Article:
Dragons chairman David Buttress has revealed plans to make Rodney Parade a stadium “fit for the 21st century”, starting with installing a new hybrid pitch this summer.
Buttress says the ground is the busiest in the UK - providing a home for the Dragons, Newport County and Newport RFC in normal times.
While there have been no Black & Ambers games this season, amid the suspension of the Welsh Premiership, Rodney Parade has hosted Cardiff Blues while the Arms Park has been out of action.
It all takes its toll and Buttress says a new playing surface is essential to help cope with the demands.
He also feels the current structure of three teams using the ground isn’t sustainable in the long-run and that some tough choices will have to be made.
Speaking on the 1912 Exiles podcast, he said: “The pitch needs replacing.
“It really should have been replaced last year.
“The reason that didn’t happen last summer is because of the economic impact of Covid. Frankly we just couldn’t afford to do it.
“We are lucky the WRU put in a great surface three years ago, before I was involved.
“It drains well and the structure of the pitch is very good.
“But the truth is it gets played on too much. It’s a very busy surface.
“We have managed to eke another year out of it thanks to the ground-staff doing an incredible refurbishment job.
“But we are going to have to replace that pitch and put in a really top surface because it is very difficult when you have got three teams operating on it, two of whom are rugby, particularly during December, January and February. When you have two or three games a week in that period, it’s just too much wear.
“So we’ve got to put in the latest technology this summer.
“It will still be a grass pitch, but the kind of hybrid surface you see in the Premier League.”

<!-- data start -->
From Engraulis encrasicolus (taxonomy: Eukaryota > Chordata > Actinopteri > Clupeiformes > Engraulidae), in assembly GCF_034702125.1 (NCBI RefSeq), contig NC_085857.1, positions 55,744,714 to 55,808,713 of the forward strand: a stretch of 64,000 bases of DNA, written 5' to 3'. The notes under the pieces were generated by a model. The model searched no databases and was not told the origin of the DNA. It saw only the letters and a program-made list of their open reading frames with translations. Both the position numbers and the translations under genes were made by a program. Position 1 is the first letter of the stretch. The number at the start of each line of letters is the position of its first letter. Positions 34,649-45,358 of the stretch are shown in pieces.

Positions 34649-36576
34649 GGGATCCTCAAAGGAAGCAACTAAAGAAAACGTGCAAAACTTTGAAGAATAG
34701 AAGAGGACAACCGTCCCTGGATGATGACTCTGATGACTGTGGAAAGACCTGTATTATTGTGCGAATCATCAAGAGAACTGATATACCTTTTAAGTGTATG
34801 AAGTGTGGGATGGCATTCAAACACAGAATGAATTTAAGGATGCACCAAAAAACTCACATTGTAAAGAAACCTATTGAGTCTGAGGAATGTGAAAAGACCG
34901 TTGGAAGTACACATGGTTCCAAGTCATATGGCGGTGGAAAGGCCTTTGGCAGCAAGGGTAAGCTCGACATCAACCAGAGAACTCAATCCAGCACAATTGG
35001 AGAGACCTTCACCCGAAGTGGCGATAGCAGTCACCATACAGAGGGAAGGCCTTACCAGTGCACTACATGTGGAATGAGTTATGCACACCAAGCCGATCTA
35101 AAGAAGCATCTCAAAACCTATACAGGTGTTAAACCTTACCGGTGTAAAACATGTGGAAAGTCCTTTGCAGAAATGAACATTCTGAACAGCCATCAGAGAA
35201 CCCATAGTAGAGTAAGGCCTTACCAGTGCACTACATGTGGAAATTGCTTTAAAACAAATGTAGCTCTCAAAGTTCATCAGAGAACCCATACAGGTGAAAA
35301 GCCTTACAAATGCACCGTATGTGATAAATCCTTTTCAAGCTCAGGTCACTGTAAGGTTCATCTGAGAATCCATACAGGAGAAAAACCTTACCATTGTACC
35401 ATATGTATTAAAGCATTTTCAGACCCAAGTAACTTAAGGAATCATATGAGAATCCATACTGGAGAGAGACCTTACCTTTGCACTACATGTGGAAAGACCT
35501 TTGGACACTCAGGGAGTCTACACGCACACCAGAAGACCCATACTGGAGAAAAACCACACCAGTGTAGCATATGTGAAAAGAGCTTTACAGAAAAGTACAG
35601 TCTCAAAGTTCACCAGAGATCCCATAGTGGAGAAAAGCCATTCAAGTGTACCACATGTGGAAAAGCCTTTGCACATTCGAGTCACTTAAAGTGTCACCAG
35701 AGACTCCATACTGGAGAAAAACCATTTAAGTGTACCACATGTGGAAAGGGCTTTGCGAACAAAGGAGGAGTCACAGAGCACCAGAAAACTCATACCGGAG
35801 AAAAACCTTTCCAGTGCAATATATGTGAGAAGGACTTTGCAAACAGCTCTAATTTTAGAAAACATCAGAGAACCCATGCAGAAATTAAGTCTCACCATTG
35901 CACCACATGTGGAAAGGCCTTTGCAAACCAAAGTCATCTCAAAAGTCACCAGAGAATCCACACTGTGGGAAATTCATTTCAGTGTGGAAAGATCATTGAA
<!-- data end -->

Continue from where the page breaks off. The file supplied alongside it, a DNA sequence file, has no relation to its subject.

He continued: “We are also going to have to make an investment this summer improving the changing rooms.
“For the professionalism and credibility of the stadium long term, I think it’s the right thing to do.
“The LED advertising around the stadium needs to be improved, which will hopefully bring in more commercial revenue.
“Long-term, I would like to be part of making Rodney Parade a stadium fit for the 21st century in terms of sporting experience.
“That’s not just the surface, that’s the facilities, but also the product we put around the stadium in terms of the match-day experience.”
Buttress then turned to the question of the usage of the ground, which has been the source of major controversy.
“Three teams at Rodney Parade is not possible to manage in the long-term,” he said.
“It’s the busiest professional sports ground in Britain by some margin in terms of the number of games it hosts.
“We have to recognise that and come up with a plan.
“That’s a difficult one as there’s a lot of angst around the history of Newport RFC and Rodney Parade and I’m respectful of that.
“But it’s very clear to me the current structure doesn’t work and it’s not going to be sustainable in the long run.
“We will try and find a solution that works for all.
“But there will be probably be some tough choices in there. We can’t get away from that.
“Newport RFC and Rodney Parade have been together since 1875. I am enormously respectful of that history.
“But the truth is Welsh rugby restructured itself 20 years ago and went to regional teams.
“Forget whether you like it or you don’t. It is what it is. I am dealing with the reality and not some nostalgic view of the world.